Whether it’s a mixed-use highrise in Vancouver or a subterranean maritime museum in Denmark, every project that BIG presents to the public comes with its own detailed slideshow to illustrate the many site-specific considerations that literally shape the final product: sight-lines both from and past the structure, zoning restrictions, access points, grade, wind direction, how sunlight moves across the site over the course of a day, and innumerable others besides. This attention to context is at the heart of “Hot to Cold,” on view in the Great Hall at the National Building Museum in Washington, D.C., until August 30th.
The 60 projects featured – some built, some proposed – were conceived for locales that range from the Arabian desert to the tundra of Finland, and the extreme climatic variations BIG has had to contend with are at the heart of the exhibit. Girding the second floor arcade of the museum’s Great Hall, more than 60 models, mock-ups and prototypes are arranged by climate – from hot to cold – tracing a virtual journey around the globe and giving the show its name. On the ground floor of the hall, visitors are greeted with a massive model of BIG’s under-construction Danish Lego Museum.
The exhibit is the first North American showcase of BIG’s work, and provides a behind-the-scenes look into the firm’s creative process, including how it responds to harsh environmental demands. Where the conditions are more forgiving, the effects of other factors – programming needs, local politics, and even legislation – are felt more keenly. “Architecture always responds to a series of existing conditions – the context, the culture, the landscape, and the climate,” says Ingels. “Our climate is the one thing we can’t escape.”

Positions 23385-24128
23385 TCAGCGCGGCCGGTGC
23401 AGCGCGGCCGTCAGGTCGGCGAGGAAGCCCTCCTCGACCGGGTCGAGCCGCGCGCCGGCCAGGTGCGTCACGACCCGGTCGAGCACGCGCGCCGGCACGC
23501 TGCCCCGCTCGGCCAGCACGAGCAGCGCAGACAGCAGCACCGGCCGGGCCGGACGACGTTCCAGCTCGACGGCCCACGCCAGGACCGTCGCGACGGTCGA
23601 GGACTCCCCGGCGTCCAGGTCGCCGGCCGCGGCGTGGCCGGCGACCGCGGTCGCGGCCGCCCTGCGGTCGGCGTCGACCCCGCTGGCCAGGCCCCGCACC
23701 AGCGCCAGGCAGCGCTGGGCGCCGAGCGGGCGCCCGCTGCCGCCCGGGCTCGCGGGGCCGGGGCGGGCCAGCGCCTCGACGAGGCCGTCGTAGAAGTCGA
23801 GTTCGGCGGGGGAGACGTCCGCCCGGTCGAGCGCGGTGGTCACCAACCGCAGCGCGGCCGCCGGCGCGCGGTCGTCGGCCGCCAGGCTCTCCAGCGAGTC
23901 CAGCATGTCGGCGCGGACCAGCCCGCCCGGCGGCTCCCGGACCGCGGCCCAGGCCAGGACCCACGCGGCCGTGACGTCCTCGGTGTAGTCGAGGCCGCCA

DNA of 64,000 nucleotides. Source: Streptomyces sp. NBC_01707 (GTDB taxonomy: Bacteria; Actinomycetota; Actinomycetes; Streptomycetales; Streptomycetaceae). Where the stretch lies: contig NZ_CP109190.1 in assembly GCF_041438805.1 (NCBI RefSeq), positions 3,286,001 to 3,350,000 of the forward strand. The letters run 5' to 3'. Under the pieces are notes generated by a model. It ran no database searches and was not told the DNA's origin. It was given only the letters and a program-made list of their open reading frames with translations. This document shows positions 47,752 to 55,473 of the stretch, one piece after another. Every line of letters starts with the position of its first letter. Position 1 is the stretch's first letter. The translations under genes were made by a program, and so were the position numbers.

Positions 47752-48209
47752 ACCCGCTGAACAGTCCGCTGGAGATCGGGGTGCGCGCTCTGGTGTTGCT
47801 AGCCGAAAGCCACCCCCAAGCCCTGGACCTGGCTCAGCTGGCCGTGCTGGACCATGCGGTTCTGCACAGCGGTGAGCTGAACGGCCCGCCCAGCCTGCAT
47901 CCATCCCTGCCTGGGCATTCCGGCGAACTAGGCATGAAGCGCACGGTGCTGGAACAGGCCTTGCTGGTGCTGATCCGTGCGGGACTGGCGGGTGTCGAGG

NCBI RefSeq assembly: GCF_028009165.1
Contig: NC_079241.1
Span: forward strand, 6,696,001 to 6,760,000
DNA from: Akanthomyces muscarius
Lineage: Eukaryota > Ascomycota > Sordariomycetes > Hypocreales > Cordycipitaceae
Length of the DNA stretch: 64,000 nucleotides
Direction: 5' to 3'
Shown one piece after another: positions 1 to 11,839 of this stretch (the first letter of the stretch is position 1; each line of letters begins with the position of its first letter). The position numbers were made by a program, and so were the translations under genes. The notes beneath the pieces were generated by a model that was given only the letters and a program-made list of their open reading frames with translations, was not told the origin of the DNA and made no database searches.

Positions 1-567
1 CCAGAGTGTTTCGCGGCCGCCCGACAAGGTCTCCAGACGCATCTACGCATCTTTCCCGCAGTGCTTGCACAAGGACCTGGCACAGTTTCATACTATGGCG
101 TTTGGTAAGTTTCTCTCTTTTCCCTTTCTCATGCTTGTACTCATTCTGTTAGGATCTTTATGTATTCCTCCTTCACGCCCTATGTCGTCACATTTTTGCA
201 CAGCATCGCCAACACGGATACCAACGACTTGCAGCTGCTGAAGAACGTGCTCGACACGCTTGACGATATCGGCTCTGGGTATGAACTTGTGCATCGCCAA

Photographs by Iwan Baan and films by Ila Bêka, Louise Lemoine, Kaspar Astrup Schoder, WAITT and Squint/Opera complete the exhibit by portraying the projects’ lives after the architects’ job is done. The positioning of these media and the many models on view was determined by BIG itself specifically for the Great Hall, to draw the sights, sounds and changing lighting conditions into the viewing experience and put the skills being illustrated into practice.